HC Deb 16 July 1863 vol 172 c869

said, he wished to ask the Under Secretary of State for War, Why Staff Surgeon Deodatus William Eaton was dismissed while on sick leave, after eighteen years' service, ten of which were in the East and West Indies, without any previous warning, with no charge assigned, nor with any opportunity of explanation before either a Court of Inquiry or a Court Martial; also, why has not a Court Martial been granted, and why have the applications for it, made by Mr. Eaton, been ignored?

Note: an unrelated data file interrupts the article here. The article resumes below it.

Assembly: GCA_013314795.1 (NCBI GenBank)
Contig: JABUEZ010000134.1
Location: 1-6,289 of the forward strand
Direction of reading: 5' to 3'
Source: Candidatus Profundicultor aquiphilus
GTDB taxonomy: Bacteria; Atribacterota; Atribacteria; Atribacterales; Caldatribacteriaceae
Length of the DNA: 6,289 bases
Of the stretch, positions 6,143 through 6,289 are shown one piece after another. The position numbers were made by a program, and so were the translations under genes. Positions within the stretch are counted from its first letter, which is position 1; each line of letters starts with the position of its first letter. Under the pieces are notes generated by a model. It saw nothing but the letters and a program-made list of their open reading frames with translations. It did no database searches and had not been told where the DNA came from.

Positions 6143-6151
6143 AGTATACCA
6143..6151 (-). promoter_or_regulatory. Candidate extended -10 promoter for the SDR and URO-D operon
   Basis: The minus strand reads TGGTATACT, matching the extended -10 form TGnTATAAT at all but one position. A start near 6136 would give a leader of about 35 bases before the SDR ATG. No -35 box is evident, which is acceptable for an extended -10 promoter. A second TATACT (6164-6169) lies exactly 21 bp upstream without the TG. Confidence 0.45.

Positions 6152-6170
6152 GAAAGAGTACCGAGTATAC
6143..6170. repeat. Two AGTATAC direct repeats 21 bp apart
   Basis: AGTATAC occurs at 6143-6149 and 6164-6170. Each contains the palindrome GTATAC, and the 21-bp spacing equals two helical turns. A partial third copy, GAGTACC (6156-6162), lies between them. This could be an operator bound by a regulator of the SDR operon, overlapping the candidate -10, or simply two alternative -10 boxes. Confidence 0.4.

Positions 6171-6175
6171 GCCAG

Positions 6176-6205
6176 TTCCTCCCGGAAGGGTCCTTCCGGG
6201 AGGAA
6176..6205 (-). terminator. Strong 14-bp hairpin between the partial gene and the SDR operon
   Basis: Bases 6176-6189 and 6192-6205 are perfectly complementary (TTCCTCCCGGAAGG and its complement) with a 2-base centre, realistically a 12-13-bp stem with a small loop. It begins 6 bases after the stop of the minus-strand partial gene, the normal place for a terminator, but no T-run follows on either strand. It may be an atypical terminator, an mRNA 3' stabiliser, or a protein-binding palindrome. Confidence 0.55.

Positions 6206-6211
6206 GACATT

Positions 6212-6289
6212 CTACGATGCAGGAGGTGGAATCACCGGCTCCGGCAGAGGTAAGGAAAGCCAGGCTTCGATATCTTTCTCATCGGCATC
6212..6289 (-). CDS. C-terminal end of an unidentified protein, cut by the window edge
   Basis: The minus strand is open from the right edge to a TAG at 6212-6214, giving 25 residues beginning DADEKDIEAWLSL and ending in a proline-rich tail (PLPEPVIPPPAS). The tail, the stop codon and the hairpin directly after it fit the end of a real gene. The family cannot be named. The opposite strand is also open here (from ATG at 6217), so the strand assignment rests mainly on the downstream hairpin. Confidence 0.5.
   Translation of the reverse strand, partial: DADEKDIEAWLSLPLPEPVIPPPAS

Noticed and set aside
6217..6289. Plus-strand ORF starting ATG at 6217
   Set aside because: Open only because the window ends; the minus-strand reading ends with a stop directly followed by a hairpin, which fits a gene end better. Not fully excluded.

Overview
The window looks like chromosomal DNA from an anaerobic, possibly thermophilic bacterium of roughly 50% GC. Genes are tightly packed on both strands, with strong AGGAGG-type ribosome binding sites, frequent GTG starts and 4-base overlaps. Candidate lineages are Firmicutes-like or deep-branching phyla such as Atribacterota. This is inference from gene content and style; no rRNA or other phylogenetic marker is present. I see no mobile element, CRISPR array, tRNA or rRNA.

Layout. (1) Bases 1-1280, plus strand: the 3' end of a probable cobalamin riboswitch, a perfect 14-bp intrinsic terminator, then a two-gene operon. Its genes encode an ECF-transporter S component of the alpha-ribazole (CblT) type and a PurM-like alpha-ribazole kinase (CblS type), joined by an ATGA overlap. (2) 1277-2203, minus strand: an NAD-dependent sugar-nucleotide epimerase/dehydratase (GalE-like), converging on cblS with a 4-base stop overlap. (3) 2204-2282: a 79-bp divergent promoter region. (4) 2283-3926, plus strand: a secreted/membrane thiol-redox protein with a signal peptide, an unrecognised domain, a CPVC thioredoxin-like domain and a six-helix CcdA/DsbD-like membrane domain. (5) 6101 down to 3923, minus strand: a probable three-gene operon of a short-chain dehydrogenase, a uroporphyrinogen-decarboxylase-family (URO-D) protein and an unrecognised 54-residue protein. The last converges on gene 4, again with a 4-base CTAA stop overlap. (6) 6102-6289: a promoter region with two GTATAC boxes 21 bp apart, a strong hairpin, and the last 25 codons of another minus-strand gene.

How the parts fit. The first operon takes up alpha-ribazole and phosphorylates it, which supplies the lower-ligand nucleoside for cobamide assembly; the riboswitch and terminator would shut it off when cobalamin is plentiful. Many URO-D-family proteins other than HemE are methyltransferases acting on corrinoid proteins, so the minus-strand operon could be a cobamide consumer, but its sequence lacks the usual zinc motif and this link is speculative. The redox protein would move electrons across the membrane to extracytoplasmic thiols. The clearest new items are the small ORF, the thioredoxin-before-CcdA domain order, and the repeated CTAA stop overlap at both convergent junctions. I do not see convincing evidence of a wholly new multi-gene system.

, in reply, said, it appeared that Mr. Baton was insolvent in 1859 and bankrupt in 1862. It was the usual course, though not the invariable practice, when an officer sought the protection of the Bankruptcy Court, and thereby avoided his pecuniary obligations, to consider such a person unfit to hold the Queen's commission, and he was generally removed. In this case the circumstances that came out before the Bankruptcy Court were brought in the usual manner to the attention of the Secretary of State for War, the late Sir George Lewis, who, after examining all the facts, saw no reason to depart from the usual course. A Court Martial was therefore unnecessary, as all the facts were established in the Bankruptcy Court. Earl De Grey had been applied to, but he saw no reason why Sir George Lewis's order should be reversed.